News

More meetings on sex offender housing

By ERICA JAHN

Staff writer

The state Department of Social and Health Services has scheduled the first round of public meetings in communities selected as potential locations for a new secure housing facility for sex offenders.

The facility will house former inmates who have received sex offender treatment at the Special Commitment Center on McNeil Island and are ready to begin making the transition back into society.

The Peasley Canyon public meeting will be held from 7 to 9 p.m. Jan. 23 in the Cascade Room at the Lindbloom Student Center at Green River Community College, 12401 SE. 320th St. in Auburn.

The meeting for the Orillia Road site in Seatac will be held from 7 to 9 p.m. Jan. 22 in the auditorium of the Washington State Criminal Justice Training Commission building, 19010 First Ave. S. in Burien.

DSHS will host open houses at 6:30 p.m. before the meetings to allow Special Commitment Center officials to speak informally with members of the public.

A second round of public meetings will be held in February. Dates, times and locations will be announced later.

DSHS officials will attend the Peasley Canyon, Seatac and Carnation meetings to answer questions and to provide information about the process used to identify the sites, about Special Commitment Center programs and about operation and security at the facility.

Officials said they will explain how the secure community transition facilities fit into the constitutional requirements of the mental health treatment program for civilly committed sex offenders.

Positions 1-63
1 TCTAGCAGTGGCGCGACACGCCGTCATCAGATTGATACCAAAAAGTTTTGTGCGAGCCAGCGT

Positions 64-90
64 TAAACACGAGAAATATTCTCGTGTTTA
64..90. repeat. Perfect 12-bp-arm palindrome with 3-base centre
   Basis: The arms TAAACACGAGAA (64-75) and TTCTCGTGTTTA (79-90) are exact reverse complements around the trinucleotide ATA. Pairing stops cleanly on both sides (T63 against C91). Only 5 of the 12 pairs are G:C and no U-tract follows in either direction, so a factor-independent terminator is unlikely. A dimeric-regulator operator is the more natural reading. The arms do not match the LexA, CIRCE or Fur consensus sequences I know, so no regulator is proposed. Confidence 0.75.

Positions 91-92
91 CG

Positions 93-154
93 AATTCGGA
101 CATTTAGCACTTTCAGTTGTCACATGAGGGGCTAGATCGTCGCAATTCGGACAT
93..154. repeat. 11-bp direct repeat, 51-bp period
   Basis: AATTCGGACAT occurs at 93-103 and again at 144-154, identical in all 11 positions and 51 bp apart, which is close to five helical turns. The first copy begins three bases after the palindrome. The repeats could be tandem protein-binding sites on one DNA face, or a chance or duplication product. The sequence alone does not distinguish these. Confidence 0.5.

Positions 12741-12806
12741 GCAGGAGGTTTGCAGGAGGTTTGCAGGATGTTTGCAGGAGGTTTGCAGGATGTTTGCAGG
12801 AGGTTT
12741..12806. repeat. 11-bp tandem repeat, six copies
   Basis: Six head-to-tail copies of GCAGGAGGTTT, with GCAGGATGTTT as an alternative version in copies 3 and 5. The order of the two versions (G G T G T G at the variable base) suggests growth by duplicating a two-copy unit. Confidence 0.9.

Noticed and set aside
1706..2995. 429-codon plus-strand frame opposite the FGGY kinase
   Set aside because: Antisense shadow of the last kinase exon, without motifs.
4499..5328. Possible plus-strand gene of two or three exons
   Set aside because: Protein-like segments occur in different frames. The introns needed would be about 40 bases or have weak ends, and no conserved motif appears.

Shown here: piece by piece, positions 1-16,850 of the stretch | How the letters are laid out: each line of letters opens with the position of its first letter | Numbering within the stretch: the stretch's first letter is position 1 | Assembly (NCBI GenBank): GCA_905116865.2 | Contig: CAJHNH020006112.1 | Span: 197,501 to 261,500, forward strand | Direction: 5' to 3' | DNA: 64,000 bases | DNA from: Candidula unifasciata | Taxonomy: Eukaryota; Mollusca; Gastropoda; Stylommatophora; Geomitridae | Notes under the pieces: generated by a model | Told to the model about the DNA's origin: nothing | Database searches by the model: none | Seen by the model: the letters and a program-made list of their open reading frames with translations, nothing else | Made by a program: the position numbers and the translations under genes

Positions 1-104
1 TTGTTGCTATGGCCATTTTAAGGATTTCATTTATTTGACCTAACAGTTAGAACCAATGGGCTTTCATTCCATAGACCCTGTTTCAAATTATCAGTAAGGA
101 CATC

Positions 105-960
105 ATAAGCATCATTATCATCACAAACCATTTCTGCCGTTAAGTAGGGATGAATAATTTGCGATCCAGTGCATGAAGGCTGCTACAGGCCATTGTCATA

All public input gathered at the community meetings will be written into the official record by DSHS and considered prior to the final decision, officials said.

Meanwhile, Concerned Citizens for Auburn, a community group fighting the location of the facility in Peasley Canyon, is hoping to raise $50,000 to pay for the cost of a lawyer through March.

The group has retained Auburn attorney Yvonne Ward for $1,200 a month to help them with legal strategies against DSHS, and itŽ’s hoping to hire a land-use attorney to help provide DSHS with arguments against the Peasley Canyon site during the hearings.

So far, Concerned Citizens for Auburn has raised a little more than $5,400.

The group is looking for volunteers who can help with fund-raising efforts. Donations can be made to Concerned Citizens for Auburn, P.O. Box 36, Auburn, WA 98071.

Peasley Canyon residents noted several concerns about the facility locating in their neighborhood at a public meeting hosted by King County Councilman Pete von Reichbauer Dec. 14.

Their concerns included the number of families in the area with young children, the number of parks, churches and daycares, the density of the woods surrounding the location, police response time in the area and the relative frequency of power outages.

Residents living near the Orillia Road site listed similar concerns in opposition to the facility, including proximity to schools, daycares, school bus stops and parks, at a public forum hosted by King County Councilwoman Julia Patterson on Dec. 19.

The primary opposition to the Orillia Road site is a new 750-unit, single-family housing development less than a mile south of the Orillia Road site, said PattersonŽ’s legislative aide Jon Scholes.

On Dec. 11, County Councilwoman Kathy Lambert, von Reichbauer and Patterson asked County Executive Ron Sims to review whether there is land in the county or whether the former Ceder Hills Addiction and Treatment Center near Maple Valley would be suitable for a secure community transition facility.

Scholes said they havenŽ’t heard back from Sims yet.

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